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TUI planes takes off 1200 kg overweight after software error

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TUI planes takes off 1200 kg overweight after software error

Old 9th Apr 2021, 03:33
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TUI planes takes off 1200 kg overweight after software error

Tui plane in ‘serious incident’ after every ‘Miss’ on board was assigned child’s weight Service from Birmingham to Majorca took off with less thrust because pilot thought it was 1,200kg lighter

An update to the airline’s reservation system while its planes were grounded due to the coronavirus pandemic led to 38 passengers on the flight being allocated a child’s “standard weight” of 35kg as opposed to the adult figure of 69kg.
The Guardian, 9 April 2021 (can't post URL sadly)

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Old 9th Apr 2021, 04:58
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Here it is:
Grauniad: TUI incorrect weight
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Old 9th Apr 2021, 05:26
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Yep been done before
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Old 9th Apr 2021, 07:07
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Wouldn’t date of birth be a better data point to determine whether someone is a child? And is 69kg really the average adult weight in the UK?
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Old 9th Apr 2021, 07:16
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I know what you mean but it'll be an assumed Female adult average weight ......and since you asked...


See Table 4.17 on page 87.

Last edited by wiggy; 9th Apr 2021 at 07:27.
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Old 9th Apr 2021, 07:17
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Given the size and obvious weight of some of the rucksacks regularly being hauled on-board, perhaps a more accurate estimate of hand-luggage weight :-)
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Old 9th Apr 2021, 08:44
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Not much (thankfully!) in the AAIB bulletin for April as no flying - once Commercial and GA returns to normal levels the monthly bulletins will be the size of the yellow pages!

Actual AAIB article for this one - https://www.gov.uk/aaib-reports/aaib...g-21-july-2020.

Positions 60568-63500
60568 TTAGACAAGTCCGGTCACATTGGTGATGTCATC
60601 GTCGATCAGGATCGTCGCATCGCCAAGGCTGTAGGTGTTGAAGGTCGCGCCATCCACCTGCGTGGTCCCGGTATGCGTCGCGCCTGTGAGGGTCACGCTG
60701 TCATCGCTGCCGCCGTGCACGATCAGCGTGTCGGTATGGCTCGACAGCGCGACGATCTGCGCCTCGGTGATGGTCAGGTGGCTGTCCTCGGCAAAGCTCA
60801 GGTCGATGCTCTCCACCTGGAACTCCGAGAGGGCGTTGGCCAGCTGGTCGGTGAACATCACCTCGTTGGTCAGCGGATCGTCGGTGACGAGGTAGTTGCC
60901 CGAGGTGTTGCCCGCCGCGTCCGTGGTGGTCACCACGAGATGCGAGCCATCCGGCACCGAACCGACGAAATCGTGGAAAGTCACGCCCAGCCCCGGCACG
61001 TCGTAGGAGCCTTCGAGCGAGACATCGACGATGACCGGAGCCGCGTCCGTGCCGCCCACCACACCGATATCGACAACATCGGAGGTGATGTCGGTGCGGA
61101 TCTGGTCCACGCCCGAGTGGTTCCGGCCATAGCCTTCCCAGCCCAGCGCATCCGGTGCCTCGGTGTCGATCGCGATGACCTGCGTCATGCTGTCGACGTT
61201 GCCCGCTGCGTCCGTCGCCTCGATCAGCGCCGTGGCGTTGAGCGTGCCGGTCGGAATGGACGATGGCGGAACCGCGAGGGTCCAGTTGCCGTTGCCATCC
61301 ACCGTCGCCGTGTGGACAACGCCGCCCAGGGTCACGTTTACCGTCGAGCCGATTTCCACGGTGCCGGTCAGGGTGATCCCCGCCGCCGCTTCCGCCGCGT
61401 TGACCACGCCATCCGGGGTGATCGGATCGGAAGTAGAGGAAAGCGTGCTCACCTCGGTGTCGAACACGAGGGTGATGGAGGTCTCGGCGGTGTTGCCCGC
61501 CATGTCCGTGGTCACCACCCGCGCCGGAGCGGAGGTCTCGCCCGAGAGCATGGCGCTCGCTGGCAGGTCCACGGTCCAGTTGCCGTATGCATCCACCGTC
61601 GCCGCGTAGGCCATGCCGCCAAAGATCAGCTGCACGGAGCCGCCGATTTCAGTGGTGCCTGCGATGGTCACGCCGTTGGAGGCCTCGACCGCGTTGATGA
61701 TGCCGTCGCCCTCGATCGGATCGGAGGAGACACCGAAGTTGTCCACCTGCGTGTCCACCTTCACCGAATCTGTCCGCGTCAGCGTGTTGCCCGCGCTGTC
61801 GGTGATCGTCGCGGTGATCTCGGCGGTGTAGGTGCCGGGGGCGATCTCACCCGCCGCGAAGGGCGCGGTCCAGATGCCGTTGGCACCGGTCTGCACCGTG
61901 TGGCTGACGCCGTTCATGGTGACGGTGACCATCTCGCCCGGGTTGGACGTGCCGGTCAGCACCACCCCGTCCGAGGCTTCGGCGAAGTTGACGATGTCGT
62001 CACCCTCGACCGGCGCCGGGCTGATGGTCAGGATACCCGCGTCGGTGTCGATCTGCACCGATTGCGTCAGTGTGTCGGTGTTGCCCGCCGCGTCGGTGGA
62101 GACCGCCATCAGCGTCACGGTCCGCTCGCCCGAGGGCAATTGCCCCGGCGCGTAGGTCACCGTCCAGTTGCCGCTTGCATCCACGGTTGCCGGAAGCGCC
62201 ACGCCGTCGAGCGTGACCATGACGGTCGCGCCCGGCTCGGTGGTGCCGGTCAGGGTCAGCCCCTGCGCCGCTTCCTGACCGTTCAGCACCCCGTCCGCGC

"Subsequent use of the actual takeoff weight for performance calculations showed that all departure airspeeds should have been one knot greater than those used on the incident flight, and the thrust required should have been 88.9% N1 compared to the 88.3% N1 set on the incident flight."

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Old 9th Apr 2021, 09:36
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Well in the past, our aircraft; (extinct Luton based airline), were sometimes heavier than we thought, because we used standard passenger weights. Once in the cruise, I used green dot to work out the actual aircraft weight and it was sometimes 2 tonnes above what we had calculated at the gate.

One season, we subbed for another Luton based airline, and their standard weights were higher - 93 kg for a male, whereas we used 88kg - I cannnot recall the female figures.

And yet there was a hell of a fuss if the wrong catering weights were used - even though that only made an error of a few hundred kilos.
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Old 9th Apr 2021, 09:48
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I suppose this is classed as a miss(hap)?

But seriously just as well they weren’t performance limited. I’ve often wondered how accurate the weights on a load sheet compared to reality. On a previous type the relation between Vref and weight varied by about 1 knot per three tonnes.
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Old 9th Apr 2021, 10:21
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I always assumed that we were at least a ton heavier than the load sheet suggested., just look at the size of the passengers boarding (and the amount of cabin baggage)
Management will always want you to reduce to the limit but I always kept a little in hand, eg using performance from an intersection, then departing from full length.
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Old 9th Apr 2021, 11:48
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Planes are regularly overweight. When departing at MTOW do we seriously think the average weights used are accurate for people or bags?
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Old 9th Apr 2021, 12:28
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Relatively speaking the error was minor as 1200kgs would be less than 2% of the MTOW, though obviously it shouldn't have happened and procedures need to be put in place to ensure it doesn't happen again.

Narrow bodies are much more forgiving of incorrect take off calculations than wide bodies, particularly when operating at airports designed to accommodate the larger variants, though a South American cargo B727 was lost when all the holes in the Swiss cheese lined up. https://en.wikipedia.org/wiki/Aerosucre_Flight_157